We played tourist locally today. Since we are staying in Loudoun County we thought we'd learn more about this picturesque place. You wouldn't know it by looking at it now, but at one time it was the northwestern frontier of Virginia and a dangerous place to visit until the 1722 Treaty of Albany. The treaty kept the American Indian nations west of the Blue Ridge. With this buffer, settlers began slowly to move into the piedmont of present day eastern Loudoun and the rolling lush lands of the Loudoun Valley in the western part of the county.
We began at the Loudoun Museum which had a surprising beginning and continues on a rich journey. In the mid 1960’s, The Town of Leesburg needed to make room for more parking and planned to pull down a former dry cleaners. Hidden under the siding, they discovered Stephen Donaldson’s silversmith shop, a log cabin dating to as early as 1764. Along with this, the Town later bought two additional buildings that ultimately formed the Museum complex.
One item I found intriguing was this Magic Lantern Slide which has its origins in 17th century optical viewing devices. The earliest slides for magic lanterns consisted of hand-painted images on glass, projected by itinerant showmen telling stories about the images that were projected.
This however is a children’s toy magic lantern whose slides are rectangular strips of glass of many sizes, with blue, green, red, orange, pink or yellow paper edging glued on so not to cut children’s hands. Slides are transfers or decals stuck onto the glass strips. I would love this.
Loudoun saw a small but savage battle October 21, 1861 (155 years ago today) at Ball’s Bluff, northeast of Leesburg, when a Union force was driven into the Potomac with heavy losses. Early Confederate success was replaced with Federal occupation by 1862. It was through Loudoun that Lee’s army marched to and from Antietam, followed on the return by Federal troops under McClellan. A year later, Union forces marched through Loudoun on the way to Gettysburg. Each time, the county was wiped clean of forage and horses, often leaving county residents in dire straits. A number of county residents fought back as members of Mosby’s partisan rangers. Mosby, often call the “Gray Ghost of the Confederacy,” was known for his enormously successful hit and run tactics.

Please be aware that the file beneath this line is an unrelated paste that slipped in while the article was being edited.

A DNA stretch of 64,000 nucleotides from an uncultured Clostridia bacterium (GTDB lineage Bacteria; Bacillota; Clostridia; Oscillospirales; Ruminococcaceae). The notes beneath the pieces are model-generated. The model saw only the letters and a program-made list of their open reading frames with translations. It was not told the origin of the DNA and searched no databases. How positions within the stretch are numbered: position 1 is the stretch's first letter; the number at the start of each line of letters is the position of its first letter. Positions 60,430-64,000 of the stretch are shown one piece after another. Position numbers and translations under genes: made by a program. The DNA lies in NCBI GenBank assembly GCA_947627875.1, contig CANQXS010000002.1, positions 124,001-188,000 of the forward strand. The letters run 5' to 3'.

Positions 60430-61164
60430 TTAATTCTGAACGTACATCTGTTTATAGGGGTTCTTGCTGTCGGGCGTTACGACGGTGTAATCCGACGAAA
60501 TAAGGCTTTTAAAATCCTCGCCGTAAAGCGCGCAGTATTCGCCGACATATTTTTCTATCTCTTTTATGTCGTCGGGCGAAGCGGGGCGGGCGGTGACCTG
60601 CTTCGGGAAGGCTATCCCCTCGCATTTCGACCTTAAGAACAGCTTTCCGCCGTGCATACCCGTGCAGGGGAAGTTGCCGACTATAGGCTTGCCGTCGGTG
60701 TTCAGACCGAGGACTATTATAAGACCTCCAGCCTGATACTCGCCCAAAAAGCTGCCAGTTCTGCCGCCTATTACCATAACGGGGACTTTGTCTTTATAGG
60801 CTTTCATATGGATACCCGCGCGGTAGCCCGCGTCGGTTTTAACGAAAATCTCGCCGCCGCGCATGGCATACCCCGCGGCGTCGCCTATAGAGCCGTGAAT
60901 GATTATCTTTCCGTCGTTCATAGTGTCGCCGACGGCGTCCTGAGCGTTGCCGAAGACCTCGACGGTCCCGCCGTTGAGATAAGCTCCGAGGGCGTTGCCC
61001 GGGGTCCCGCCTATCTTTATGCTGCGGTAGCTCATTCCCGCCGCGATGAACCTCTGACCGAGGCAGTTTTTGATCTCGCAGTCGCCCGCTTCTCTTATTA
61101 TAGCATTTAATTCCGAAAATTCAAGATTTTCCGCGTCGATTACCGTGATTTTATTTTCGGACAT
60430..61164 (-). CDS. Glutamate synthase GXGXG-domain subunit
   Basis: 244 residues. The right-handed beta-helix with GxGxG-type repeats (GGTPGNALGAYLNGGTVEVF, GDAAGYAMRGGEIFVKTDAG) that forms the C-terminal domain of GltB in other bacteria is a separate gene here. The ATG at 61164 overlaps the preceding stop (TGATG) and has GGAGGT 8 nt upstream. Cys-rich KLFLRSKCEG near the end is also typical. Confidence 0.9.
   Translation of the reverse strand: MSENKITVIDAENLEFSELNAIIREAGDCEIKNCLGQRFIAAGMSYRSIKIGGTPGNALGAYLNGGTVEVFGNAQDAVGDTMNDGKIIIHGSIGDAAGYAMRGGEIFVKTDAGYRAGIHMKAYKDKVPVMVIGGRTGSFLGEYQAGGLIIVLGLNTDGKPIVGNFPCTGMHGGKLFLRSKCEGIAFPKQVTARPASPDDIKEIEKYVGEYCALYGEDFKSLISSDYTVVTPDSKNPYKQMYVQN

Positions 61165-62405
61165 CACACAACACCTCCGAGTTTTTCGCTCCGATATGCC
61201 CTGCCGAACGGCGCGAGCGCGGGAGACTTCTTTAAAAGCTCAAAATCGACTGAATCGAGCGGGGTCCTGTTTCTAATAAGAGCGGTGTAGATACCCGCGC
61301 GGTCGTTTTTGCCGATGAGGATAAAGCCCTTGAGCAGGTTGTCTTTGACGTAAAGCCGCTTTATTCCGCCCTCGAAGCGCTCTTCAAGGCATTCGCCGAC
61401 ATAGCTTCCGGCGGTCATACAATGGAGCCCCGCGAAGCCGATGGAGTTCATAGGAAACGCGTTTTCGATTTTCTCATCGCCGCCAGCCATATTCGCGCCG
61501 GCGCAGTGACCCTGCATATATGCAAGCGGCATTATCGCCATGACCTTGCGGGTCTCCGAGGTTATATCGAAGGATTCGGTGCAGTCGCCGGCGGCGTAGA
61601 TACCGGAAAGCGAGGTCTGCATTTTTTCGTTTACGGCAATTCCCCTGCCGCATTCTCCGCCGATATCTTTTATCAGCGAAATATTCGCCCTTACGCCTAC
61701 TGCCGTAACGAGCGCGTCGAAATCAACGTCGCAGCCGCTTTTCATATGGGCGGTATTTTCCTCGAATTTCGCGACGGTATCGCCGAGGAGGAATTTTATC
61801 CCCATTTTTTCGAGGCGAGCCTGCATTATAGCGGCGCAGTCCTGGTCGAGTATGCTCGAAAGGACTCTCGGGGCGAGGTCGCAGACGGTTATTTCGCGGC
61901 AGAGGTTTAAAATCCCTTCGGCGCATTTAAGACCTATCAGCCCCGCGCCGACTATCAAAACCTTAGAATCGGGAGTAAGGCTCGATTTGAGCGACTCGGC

Located at the Battlefield is a National Cemetery. This cemetery is the third smallest national cemetery in the United States. Fifty-four Union Army dead from the Battle of Ball's Bluff are interred in 25 graves in the half-acre plot; the identity of all of the interred except for one, James Allen of the 15th Massachusetts, are unknown.
Established in 1855 on the immediate outskirts of town, the Union Cemetery was created as a public cemetery open to people of all faiths. It predated three other “Union” cemeteries in Loudoun County. The cemetery contains the 1908 Union Chapel and several notable monuments, including a Confederate War Memorial at the north end of the site, and an imperfectly cut 30-foot- high granite column, allegedly designed for a D.C. public building, but rejected and brought to the cemetery in the 1890s.
Wildest business combination- ever... Bullets & Beans.
We concluded our fun day with a wine tasting event. The Barns at Hamilton Station Vineyards is a family owned and operated winery housed on a refurbished dairy farm (c. 1910). The winery is located just off of Route 7 in the quaint, historic town of Hamilton, Virginia only ten minutes from historic Leesburg. Beginning with carefully selected Virginia grapes, winemaker Michael Shaps creates wines inspired in the Bordeaux French style, but are uniquely expressive of Virginia. Eleven breathtaking acres surround a beautifully restored hundred and six-year-old stone and wood barn, which has been transformed into a unique tasting room.